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'We're actually going to end the year balanced': No plans to use Idaho's rainy day fund in 2020

Alex Adams, the governor's budget director, said Idaho's budget actually saw a $100 million surplus, despite the COVID-19 pandemic.

BOISE, Idaho — There's a bright outlook for Idaho's rainy day fund this year as it remains untouched for 2020. 

The state is constitutionally required to balance its budget each fiscal year, which runs from July 1 to June 30. 

With the 2019-2020 fiscal year just recently ending, the state closed its books with a balanced budget. 

Rainy day funds are excess money from things like income tax, corporate tax or sales tax, which the state can choose to put a portion of aside to be used in emergency situations. 

Alex Adams, the governor's budget chief, said since the last recession, Idaho has been working to build up its rainy day fund and it's also been a priority for Gov. Brad Little ever since he took office. 

According to Adams, Idaho is currently in a good position, despite the COVID-19 pandemic.

"There's a lot of states that would love to be in the position Idaho is in," he said. 

Idaho not only balanced its budget without having to draw from its rainy day fund, it also ended the fiscal year with a surplus. 

"Prior to COVID-19, we anticipated we would end the fiscal year balanced and with a surplus of around $56 million," Adams said. "Then [once the pandemic hit] it looked like that cushion could become smaller and that $56 million cushion would no longer be there."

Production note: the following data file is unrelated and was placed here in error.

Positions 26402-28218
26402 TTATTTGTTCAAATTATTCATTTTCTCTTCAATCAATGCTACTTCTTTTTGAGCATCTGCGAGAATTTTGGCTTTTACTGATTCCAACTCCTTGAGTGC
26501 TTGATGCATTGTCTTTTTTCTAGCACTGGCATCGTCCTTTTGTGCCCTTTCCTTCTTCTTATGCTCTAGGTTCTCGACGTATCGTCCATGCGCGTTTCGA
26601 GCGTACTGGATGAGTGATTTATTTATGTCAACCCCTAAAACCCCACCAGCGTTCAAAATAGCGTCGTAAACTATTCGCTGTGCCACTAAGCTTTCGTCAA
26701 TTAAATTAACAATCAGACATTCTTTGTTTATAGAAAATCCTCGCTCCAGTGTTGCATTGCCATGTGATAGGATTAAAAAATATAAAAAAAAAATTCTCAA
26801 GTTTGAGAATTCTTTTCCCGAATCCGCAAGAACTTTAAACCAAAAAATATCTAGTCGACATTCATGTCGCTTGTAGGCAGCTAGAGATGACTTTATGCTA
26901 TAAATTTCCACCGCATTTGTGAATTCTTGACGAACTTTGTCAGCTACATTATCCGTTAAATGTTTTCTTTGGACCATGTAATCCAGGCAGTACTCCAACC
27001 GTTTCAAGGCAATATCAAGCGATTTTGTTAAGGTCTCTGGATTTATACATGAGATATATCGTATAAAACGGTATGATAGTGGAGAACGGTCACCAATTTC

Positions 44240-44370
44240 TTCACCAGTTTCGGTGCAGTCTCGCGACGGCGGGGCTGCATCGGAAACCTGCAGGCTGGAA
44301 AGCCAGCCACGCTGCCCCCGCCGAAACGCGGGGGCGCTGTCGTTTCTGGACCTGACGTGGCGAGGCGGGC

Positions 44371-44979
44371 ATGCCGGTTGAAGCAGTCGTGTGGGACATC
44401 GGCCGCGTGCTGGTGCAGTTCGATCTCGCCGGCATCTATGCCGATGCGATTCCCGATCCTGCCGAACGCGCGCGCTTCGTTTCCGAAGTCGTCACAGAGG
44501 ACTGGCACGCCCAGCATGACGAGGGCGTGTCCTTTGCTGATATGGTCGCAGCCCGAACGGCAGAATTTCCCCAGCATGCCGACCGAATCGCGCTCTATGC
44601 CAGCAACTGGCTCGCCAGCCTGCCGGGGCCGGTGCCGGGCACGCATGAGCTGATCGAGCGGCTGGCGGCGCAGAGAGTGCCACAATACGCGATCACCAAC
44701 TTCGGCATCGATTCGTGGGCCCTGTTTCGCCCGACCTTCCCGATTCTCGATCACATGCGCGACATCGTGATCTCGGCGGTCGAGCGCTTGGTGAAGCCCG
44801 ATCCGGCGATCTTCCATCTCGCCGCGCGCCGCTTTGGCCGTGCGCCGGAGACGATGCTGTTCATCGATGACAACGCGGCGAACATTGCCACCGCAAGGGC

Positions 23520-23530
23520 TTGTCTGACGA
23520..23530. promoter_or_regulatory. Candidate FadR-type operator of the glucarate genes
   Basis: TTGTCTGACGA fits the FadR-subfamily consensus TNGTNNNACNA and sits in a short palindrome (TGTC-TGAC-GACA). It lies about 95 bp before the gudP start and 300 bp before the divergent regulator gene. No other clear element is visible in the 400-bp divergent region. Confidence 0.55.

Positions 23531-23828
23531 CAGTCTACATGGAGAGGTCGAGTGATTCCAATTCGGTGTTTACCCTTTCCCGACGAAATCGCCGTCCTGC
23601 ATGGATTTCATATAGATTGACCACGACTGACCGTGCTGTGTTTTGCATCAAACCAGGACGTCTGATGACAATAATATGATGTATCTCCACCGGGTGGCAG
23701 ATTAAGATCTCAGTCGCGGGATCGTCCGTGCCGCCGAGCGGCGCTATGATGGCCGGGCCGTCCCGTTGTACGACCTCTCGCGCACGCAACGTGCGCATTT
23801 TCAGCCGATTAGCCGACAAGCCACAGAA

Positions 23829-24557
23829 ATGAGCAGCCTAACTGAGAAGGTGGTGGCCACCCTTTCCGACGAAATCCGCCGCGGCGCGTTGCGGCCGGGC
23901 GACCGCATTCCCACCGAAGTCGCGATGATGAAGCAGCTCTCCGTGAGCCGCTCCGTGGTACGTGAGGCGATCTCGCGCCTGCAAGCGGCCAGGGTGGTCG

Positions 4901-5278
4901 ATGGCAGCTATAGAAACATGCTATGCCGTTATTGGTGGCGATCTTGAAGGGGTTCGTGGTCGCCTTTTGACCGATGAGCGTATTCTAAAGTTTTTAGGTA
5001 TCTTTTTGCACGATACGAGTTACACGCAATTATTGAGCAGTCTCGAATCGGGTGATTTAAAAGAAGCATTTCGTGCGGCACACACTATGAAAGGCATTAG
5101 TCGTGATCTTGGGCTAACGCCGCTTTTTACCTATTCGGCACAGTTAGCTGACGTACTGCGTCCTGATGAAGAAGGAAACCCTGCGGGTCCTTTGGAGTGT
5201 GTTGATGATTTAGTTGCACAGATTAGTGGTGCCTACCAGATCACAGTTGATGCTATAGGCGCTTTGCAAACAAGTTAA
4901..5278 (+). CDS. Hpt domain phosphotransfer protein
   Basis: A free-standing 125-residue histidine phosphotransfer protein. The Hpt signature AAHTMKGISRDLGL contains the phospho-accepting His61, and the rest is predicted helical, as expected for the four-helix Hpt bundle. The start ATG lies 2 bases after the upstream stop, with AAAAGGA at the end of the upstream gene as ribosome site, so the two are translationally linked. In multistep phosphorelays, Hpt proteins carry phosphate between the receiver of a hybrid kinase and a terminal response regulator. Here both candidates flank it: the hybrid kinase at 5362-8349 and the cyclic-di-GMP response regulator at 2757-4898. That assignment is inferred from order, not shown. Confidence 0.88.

But that wasn't the end result. 

RELATED: Gov. Brad Little says the coronavirus is having a 'big impact' on Idaho's budget

While many other states had to draw millions of dollars from rainy day funds to battle COVID-19 and balance their budgets, Idaho did not. 

"We're actually going to end the year balanced, we're actually going to end the year with a surplus that's larger than what we expected," Adams said.

Final budget numbers won't be released until Friday but Adams said the surplus will be more than $100 million. 

Currently, Idaho's rainy day fund sits at $580 million, which remains untouched for this year. 

"The benefit there is we think this is going to be a three- to four-year budget hole that all states are going to have to dig out of and we think Idaho's going to weather the storm better than most," Adams said. 

So how did Idaho end up with a surplus? 

Adams said one reason is Little asking state agencies pre-pandemic to cut spending by 1%

Another reason is because of 2019 tax revenues. Because of the pandemic, Little extended the tax filing deadline from April 15 to June 15. That allowed Idahoans more time to file, while still keeping the tax revenue in the 2020 fiscal year. Those revenues also came in strong. 

RELATED: Official: Idaho revenue drop due to extended tax deadline

"At the end of May we were $312 million behind where we needed to be," Adams said. "So to balance the budget we not only had to meet June estimates but exceed them by $312 million just to balance. And we far exceeded that."

Adams said by preserving the rainy day funds, it minimizes the impact on state agencies and services for all Idahoans. By not having to dip into the rainy day fund in the first year, it allows the money to be allocated where it's most needed over the next few years, as fallout from the pandemic is expected to continue.  

"The important thing to know about the rainy day funds is it's one-time money," he said. "Once you've spent it, it's gone. So we'll have to resist the temptation to use it all in year one and it will have to be metered out carefully."

"Idahoans can have confidence we're managing the budget wisely, prudently and judiciously on behalf of all taxpayers," Adams added.

Because of the pandemic and its effect on businesses and individuals, the state expects to see a drop in tax revenues for next year. Adams said that could potentially mean the rainy day funds will be needed to help balance next year's budget.

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